In a pestle, crush a clove of garlic into a rough paste, add the saffron, a T or so of oil and salt and pound into a creamy paste. Then add remaining oil and stir to combine. Allow to sit for at least 20 mins.
For the pasta- cook the pasta to al dente, approximately 7 minutes, drain- reserving a cup of cooking water, rinse quickly and toss with a glug of olive oil.
In a large bowl put the mascarpone and basil, S&P and enough pasta water to mix it all into a creamy sauce. Then simply toss in the pasta.

{Day 6} Flavored Oils

When the day has been long and that chicken in the fridge just looks so, well, geez- another chicken? A splash of flavored oil can make the simple sublime. Mashed potatoes get beautiful chartreusey green puddles of yum with basil oil, take a weeknight pasta and drizzle it with smoked paprika oil and the next time you feel like popcorn- make it the old fashioned way on the stove and use a lemon or rosemary oil to pop the corn and then splash some more on top instead of butter. Sensational in a snap. Love it.
The best part is that flavored oils not only are a great go-to, but easy to make and easily makes smiles when you give them away. Three versions here today, lemon, basil and smoked paprika. I know, sounds way too simple right? why not Thai basil with vanilla and chilis? Because these are the staples, like I said, the go-to’s, the good pals that are there when you need them. From here all things are possible and limitless, but feel free to be creative, I won’t mind. Take these oils as a base and feel free to add to them.
There are two methods to adding flavor to oil, both simple. The hot method: warm oil, add flavoring in the form of herbs or spices and allow to steep, then filter and bottle.  The cold diffusion method requires just adding the flavor to the oil and give it plenty of time to steep. I made the lemon oil this way which infused a brightness from the lemon that is just out of this world.
If you decide to leave leaves, or zests or especially garlic in your bottles- be sure that they be stored in the fridge. Weird things can start growing and that is just not a good thing.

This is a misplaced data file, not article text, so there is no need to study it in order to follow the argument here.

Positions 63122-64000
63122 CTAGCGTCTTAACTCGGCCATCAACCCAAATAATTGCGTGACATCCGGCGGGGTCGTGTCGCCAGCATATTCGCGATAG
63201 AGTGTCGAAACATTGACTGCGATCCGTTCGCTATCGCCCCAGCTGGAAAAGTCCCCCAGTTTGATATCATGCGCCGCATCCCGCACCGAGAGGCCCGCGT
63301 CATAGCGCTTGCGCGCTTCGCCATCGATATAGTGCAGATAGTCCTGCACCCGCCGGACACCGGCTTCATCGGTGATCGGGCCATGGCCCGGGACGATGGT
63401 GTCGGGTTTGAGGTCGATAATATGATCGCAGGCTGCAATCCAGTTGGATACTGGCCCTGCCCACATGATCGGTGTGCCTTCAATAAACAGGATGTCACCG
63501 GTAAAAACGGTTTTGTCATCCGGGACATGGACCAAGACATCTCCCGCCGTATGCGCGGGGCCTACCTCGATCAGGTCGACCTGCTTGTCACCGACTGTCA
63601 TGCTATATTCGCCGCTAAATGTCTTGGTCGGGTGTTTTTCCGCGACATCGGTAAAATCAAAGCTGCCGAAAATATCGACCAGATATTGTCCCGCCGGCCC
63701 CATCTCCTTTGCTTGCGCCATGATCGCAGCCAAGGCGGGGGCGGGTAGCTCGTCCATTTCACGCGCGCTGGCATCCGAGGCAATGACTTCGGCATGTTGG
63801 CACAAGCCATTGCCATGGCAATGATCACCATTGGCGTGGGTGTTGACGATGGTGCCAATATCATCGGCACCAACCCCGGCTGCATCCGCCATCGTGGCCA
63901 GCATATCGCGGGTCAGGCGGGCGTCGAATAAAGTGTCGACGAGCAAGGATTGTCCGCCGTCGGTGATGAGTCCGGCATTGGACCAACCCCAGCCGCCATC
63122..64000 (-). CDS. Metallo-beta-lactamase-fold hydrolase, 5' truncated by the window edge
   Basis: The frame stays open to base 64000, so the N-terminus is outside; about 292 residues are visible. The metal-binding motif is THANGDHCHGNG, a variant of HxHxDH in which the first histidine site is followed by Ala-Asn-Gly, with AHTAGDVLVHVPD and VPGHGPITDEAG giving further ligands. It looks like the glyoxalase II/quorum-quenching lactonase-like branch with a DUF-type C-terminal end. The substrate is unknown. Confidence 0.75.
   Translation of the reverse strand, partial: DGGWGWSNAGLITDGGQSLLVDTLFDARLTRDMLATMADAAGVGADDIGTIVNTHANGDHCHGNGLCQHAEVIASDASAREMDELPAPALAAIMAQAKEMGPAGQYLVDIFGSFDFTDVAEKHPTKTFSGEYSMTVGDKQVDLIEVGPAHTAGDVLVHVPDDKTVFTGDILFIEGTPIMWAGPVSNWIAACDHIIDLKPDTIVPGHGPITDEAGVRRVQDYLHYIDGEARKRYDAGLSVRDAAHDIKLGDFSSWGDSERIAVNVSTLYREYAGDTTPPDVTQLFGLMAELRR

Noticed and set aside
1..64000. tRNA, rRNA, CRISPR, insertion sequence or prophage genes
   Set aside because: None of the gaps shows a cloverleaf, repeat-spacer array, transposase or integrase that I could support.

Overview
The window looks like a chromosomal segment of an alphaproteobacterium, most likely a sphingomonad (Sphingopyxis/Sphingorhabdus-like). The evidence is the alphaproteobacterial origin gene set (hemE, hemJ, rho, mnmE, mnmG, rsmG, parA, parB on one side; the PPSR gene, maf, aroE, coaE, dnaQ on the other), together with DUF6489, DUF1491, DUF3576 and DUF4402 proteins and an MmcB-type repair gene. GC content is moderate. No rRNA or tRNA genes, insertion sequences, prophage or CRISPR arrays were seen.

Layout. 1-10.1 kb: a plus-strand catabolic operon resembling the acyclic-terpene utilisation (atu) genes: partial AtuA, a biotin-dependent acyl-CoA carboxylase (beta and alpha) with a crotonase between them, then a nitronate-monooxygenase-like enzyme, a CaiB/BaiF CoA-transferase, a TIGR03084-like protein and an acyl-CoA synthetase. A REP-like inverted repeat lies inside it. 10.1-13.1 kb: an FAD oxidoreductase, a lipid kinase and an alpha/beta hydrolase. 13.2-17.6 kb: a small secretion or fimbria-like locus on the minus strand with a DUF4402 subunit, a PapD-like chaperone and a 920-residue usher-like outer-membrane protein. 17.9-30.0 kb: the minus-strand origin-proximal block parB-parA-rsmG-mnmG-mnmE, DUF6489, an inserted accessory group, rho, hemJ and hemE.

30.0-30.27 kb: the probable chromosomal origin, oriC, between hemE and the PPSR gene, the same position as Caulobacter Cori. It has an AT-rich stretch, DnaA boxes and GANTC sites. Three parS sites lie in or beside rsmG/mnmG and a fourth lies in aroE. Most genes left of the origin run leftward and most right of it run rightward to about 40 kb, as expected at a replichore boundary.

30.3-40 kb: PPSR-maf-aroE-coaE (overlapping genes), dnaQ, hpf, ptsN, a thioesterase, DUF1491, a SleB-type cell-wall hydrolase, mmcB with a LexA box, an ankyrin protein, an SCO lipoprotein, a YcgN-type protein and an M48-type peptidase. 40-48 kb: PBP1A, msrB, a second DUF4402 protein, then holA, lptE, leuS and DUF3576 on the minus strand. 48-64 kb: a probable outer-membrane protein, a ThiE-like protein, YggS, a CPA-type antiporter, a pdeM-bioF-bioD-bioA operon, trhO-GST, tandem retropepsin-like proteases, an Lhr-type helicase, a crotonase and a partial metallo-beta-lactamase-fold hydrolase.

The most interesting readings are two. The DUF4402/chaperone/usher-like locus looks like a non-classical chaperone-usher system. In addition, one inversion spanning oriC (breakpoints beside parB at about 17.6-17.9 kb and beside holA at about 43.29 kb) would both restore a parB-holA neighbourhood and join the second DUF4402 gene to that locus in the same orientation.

I bottle mine in smaller bottles when giving them away. They can be tucked into bags with other treats, given as pairs or sets, and it doesn’t impose the receiver to give up too much fridge or counter space. Besides, little jewels are also so much more delightful, and who doesn’t like jewels?
Hot Oil Infusion Method
No quantities here, this is by your taste- but a good start is one bunch of fresh herbs to every quart of oil or 3T of spices. Use a mild olive oil over a plain vegetable oil.
Warm oil to 185˚ in a heavy duty saucepan.
Add bruised fresh herbs or combine all in a blender for more intense and faster results.
or add spices that have first been dry toasted in a pan stovetop. Toasting releases the oils and aromatics to get the party started.
Once cooled  and rested overnight, taste the oil for flavor balance. Add more oil to the batch if it’s strong or rewarm and add more flavoring. The flavors do take a few days to develop so don’t expect too much at first, by day 3 or 4 you are truly there.
Cold Oil Infusion Method
Take bottle, add herbs or spices, pour over oil. Done. Good. Mostly.
I made the lemon oil by whizzing a cup of oil with the zest of one lemon in a blender then added it into a quart of oil. All that beating and battering released more oils into the base and can I tell you? divine. It left the oil cloudy at first but a few days later- sparkling lemon flavor and a clear oil.
Bruise any fresh herbs first, let them steep in the oil in a bucket or large jar for at least 2 weeks and then strain. If you like the look you can put fresh pretty herbs and spices into the gift bottles for a nicer presentation.